Archive for the ‘Day Trading’ Category

The Top UK Brokers for Trading US Stocks Online

ETX Capital Trading US Equities

There are many advantages involved with trading equities out of the United States. Not only can the exchange rates be more favourable, trading hours could also benefit those who already have full-time employment. It is always important to evaluate which brokers are regulated and provide platforms for trading these equities. We have gathered the list of the top UK regulated brokers for your convenience.

Featured Broker: 1. ETX Capital

(Regulated by The Financial Conduct Authority, UK #124721)

Utilising Trader Pro as well as the popular Meta Trader 4 platform, ETX Capital is one of the most popular options for those who want to trade US stocks. ETX Capital was first formed in 2002 and is trusted by over 50,000 traders. The majority of United States shares are presented to traders via American Depositary Receipts (ADRs). ETX Capital provide traders with a wide range of equities to choose from. Amazon, Facebook and Apple are a few examples of the blue-chip companies which are accessible.

American markets include the NASDAQ, the S&P 500 and the Dow Jones Industrial Index. Chart-based trading, one-click executions and guaranteed stop losses are a few other risk management tools are available at the disposal of every trader. Finally, leverages as high as 400:1 are options to consider. These carry a fair share of risk and should only be approached when they are thoroughly understood.

2. AvaTrade

Like the brokers listed above, AvaTrade offers American equities through a CFD trading system. Major exchanges include the Dow Jones Industrial Average, the NASDAQ and the NYSE. Some well-known equities within their repertoire include Apple, Coca-Cola and Google. Another worthwhile feature to mention is that AvaTrade provides a rather impressive spectrum of trading portals. These are:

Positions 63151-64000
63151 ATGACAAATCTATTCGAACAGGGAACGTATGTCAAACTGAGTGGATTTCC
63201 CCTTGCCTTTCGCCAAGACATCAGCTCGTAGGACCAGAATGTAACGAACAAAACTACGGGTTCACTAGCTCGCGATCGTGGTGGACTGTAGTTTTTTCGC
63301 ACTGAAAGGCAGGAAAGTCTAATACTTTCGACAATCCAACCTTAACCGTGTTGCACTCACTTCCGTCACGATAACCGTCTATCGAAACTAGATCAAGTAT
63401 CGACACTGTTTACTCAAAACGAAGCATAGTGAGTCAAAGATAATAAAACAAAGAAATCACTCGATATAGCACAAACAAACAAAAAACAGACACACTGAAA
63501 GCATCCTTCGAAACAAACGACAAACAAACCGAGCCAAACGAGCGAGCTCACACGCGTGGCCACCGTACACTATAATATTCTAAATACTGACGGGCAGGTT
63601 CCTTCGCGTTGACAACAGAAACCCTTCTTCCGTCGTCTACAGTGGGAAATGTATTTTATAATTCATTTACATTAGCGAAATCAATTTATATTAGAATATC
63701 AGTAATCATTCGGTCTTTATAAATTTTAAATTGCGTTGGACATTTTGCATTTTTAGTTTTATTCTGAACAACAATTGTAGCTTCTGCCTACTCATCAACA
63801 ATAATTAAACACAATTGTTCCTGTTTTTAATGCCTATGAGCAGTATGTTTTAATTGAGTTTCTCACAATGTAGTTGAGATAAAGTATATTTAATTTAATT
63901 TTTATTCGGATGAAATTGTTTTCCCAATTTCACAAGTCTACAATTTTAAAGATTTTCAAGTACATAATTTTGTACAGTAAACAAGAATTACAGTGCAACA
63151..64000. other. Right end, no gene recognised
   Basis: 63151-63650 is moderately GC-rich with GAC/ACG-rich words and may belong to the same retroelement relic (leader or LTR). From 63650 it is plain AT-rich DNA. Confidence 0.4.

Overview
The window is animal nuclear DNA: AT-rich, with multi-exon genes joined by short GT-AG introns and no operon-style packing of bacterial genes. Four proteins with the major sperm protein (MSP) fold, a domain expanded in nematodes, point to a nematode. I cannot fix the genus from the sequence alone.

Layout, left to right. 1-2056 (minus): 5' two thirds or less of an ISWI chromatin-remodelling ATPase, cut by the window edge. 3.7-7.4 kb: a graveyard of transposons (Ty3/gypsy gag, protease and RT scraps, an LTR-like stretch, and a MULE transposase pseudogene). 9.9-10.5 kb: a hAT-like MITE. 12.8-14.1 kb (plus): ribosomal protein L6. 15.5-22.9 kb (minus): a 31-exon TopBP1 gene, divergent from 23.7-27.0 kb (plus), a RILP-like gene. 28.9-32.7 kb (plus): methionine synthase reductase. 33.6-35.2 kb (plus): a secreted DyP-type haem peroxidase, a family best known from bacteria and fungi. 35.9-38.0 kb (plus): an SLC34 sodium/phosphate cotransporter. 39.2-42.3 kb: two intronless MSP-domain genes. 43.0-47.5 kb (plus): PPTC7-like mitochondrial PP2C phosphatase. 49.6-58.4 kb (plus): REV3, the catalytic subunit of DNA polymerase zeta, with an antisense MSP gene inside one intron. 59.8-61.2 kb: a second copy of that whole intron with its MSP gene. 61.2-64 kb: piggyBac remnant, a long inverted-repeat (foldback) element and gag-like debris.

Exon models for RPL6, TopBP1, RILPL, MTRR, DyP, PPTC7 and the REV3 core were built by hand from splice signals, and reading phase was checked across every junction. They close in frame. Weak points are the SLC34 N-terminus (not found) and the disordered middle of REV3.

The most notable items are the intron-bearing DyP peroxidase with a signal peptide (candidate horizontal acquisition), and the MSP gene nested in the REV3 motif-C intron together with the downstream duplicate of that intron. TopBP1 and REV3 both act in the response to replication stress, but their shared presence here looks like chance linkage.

• ACT
  • Auto Trader
  • AVA Mobile Trader
  • Meta Trader 4
  • Meta Trader Mobile

This flexibility is intended to suit the needs of both novices and professional traders. AvaTrade has also embraced social trading as a portion of their existing architecture. Trading signals, commentaries, live news feeds and the capability to follow the actions of other investors are all significant benefits. This is particularly the case for those who may not be completely familiar with the American marketplace. As AvaTrade received the Best Broker Award from FX Empire in 2015, this company is indeed worth a closer look.

3. Core Spreads

Core Spreads provides two different platforms for the client to choose from. These are CoreTrader and Meta Trader 4. Note that CoreTrader is intended for spread betting while Meta Trader 4 is geared towards CFD positions. While this platform can be used to capitalise on indices and market-wide movements, Core Spreads currently enables the user to invest in over 500 American equities. A handful of examples include:

  • Apple
  • Facebook
  • Twitter
  • Goldman Sachs
  • Microsoft

All prices are updated in a real-time scenario and similar to other reputable brokers, mobile-compatible platforms are standard amenities. One final feature is that by following Core Spreads on social media outlets, “Core Points” are rewarded. These will determine any commissions for the following month.